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The Meaning of Large Scientific Words About Humanity

March 26, 2012

humanity happiness science chicagoThe newest science book to my collection is Born In Africa by Martin Meredith. It’s a story about the search for skeletons to determine the origins of humanity. Scientists have been traveling around the world digging for bones. Like a case from CSI, these researchers were working hard to answer one question: Did humans come from Africa or Asia? The answer: Africa.

Born In Africa was very entertaining. I read about romance (between Louis & Mary Leakey), evidence of arthritis from 400,000 years ago, competition between scientists, deceit, Australopithecus africanus, and SCIENCE! The book has many large scientific words such as zoology, palaeontology, anthropology, and palaeoanthropology. As a lifelong student of science, I’ve heard of all these words but until this book I was not clear about the differences between each. The purpose of this post is to educate you in 140 characters or less (a tweet), what each of these scientific words mean. So let class begin!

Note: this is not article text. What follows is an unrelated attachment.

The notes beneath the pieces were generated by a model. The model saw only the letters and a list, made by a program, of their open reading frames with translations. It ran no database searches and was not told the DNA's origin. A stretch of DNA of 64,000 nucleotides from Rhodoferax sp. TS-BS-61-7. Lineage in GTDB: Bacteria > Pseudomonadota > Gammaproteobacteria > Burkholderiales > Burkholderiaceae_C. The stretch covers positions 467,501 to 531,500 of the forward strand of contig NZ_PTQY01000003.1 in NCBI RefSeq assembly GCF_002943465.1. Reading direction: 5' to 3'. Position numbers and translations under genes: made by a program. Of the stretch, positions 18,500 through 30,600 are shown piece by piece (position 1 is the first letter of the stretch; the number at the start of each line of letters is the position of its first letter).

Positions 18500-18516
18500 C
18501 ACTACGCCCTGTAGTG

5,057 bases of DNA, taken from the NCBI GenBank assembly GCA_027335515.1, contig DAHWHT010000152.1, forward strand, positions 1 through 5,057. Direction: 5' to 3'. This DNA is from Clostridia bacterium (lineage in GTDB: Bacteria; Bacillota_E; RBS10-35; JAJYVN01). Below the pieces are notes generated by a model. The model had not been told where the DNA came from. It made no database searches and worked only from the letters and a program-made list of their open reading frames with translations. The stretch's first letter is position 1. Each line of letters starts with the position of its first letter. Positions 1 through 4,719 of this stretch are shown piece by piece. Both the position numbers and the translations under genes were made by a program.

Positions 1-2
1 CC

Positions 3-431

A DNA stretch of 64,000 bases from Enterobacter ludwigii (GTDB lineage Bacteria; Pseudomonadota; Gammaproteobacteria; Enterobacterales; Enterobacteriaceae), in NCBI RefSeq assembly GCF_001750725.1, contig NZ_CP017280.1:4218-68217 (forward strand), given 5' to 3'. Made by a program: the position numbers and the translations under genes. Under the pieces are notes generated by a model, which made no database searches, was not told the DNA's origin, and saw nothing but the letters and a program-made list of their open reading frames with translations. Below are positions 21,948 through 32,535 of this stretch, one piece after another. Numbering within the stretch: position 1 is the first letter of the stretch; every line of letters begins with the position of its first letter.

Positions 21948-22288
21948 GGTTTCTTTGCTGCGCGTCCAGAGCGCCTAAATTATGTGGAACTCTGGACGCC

Zoology – the study of animals both living and extinct

Biology – the study of all living things (animals, bacteria, and fungi etc.)

Palaeontology – the study of prehistoric life (before recorded history) using fossils

Anthropology – the study of humanity, past and present

Archaeology – under the anthropology umbrella, it’s the study of human societies & culture through analysis of material remains

Palaeoanthropology – the biological & cultural study of human evolution during prehistory

Geology – the study of solid earth–rocks

After writing this post, I’m still not clear about it all. Are there any anthropologists or archaeologists out there who can clarify?! Thank you.

Additional Source:

American Anthropological Association


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